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  • Quick: If you live and pay taxes outside one of the incorporated villages in East Hampton Town, name one of your fire commissioners. Can’t do it? You’re not alone.
  • Recent dustups over public land in East Hampton Town have a common thread. In two instances, neighbors worry about what would happen if the public actually showed up. And, while the specifics of the debate about Dolphin Drive on Napeague and the opposition to the upcoming purchase of two house lots overlooking Three Mile Harbor are worth a close look, the underlying sense of dread is also noteworthy.
  • A trash-talk war over trash on the beaches has heated up among some members of the East Hampton Town Trustees, the East Hampton Village Board, several village employees, and assorted members of the public.
  • Reading last week’s story about the Amagansett Citizens Advisory Committee, we were struck by a brief mention of that hamlet’s train station and the vehicle congestion during high-season weekend arrival and departure times.
  • Congratulations are due the East Hampton Town Board for unanimously voting last week to ban parking on a significant portion of Edgemere Street, where patrons of the Surf Lodge bar and restaurant (and lately, full-on concert venue) have made the road treacherous.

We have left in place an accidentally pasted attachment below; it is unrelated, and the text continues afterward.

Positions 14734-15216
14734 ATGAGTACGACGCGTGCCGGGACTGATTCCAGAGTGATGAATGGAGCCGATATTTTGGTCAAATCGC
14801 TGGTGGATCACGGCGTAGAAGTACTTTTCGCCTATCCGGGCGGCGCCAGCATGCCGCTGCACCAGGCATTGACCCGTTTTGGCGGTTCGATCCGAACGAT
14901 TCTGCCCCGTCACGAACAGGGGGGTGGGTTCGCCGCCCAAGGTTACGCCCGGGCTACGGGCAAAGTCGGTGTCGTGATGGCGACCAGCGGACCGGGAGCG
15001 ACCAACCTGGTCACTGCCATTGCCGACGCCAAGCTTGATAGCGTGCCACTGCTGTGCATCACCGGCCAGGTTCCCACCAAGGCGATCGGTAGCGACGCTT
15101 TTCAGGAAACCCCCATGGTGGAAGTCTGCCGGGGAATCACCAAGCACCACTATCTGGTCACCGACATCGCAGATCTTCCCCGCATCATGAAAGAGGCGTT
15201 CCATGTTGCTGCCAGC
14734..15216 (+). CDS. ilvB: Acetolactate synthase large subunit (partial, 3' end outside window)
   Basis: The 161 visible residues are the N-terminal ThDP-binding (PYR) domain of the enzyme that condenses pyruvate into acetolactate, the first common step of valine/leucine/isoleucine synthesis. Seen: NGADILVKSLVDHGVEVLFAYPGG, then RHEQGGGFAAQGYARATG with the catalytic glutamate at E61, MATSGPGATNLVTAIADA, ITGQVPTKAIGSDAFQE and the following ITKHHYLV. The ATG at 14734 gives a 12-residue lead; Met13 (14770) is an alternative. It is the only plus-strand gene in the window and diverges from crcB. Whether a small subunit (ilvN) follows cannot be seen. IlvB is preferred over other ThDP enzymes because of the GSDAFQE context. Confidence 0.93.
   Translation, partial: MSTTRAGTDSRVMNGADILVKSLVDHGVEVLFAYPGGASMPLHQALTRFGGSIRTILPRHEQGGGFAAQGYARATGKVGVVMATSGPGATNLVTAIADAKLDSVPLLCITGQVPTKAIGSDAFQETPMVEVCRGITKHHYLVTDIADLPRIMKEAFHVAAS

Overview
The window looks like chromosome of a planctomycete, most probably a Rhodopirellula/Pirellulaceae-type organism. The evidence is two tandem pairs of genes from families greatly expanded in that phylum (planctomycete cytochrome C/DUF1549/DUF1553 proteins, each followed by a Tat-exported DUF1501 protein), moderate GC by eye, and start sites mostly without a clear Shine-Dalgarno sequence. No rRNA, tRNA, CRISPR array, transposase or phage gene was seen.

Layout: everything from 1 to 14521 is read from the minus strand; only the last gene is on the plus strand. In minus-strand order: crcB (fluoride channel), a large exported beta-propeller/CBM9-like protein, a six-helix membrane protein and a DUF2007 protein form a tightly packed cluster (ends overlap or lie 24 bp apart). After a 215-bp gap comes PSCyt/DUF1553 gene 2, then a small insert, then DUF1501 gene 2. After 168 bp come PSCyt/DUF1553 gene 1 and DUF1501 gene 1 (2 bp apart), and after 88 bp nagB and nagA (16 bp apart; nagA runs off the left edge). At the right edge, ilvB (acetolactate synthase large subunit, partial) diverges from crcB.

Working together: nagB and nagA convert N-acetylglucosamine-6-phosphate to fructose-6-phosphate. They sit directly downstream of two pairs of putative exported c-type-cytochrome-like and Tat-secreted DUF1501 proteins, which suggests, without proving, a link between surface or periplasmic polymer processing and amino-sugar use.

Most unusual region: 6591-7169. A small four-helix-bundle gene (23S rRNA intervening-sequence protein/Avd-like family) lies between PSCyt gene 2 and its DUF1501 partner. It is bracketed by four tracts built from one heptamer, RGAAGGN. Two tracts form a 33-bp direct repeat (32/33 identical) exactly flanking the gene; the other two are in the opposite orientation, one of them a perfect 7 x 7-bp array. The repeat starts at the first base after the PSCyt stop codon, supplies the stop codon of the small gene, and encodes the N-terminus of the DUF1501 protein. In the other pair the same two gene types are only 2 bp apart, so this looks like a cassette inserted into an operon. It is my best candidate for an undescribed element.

• Crews under contract to the State of New York will begin resurfacing Route 114 between East Hampton and Sag Harbor sometime in the fall. The work follows a larger effort on Montauk Highway, Route 27, which was completed in the spring.
  • Farmers and backyard gardeners alike have told us that the 2015 tomato crop was late this year, at least on the narrow, farthest end of the South Fork. This, they say, appeared attributable to weather, specifically that the ocean stayed cold later than usual this year, which, in turn, kept a chill over the land.
  • Pizza boxes, cracked lobster claws, napkins, beer cups, empty bottles of good wine, plastic tablecloths, half-eaten salads, disposable forks, paper plates, a box of fava beans, broken umbrellas, blown-out chairs, a snapped body board.
  • The village has been ahead of the town, however, in the regulation of beach fires. About two years after it banned blazes built right on the sand, the experiment has proven worthwhile.
  • A bill awaiting Gov. Andrew M. Cuomo’s signature that was recently approved by the State Legislature could signal the beginning of the end of the much-vaunted community preservation fund program. The proposal is to allow local governments to take up to 20 percent of the money for water quality projects, including new and upgraded sewage treatment plants.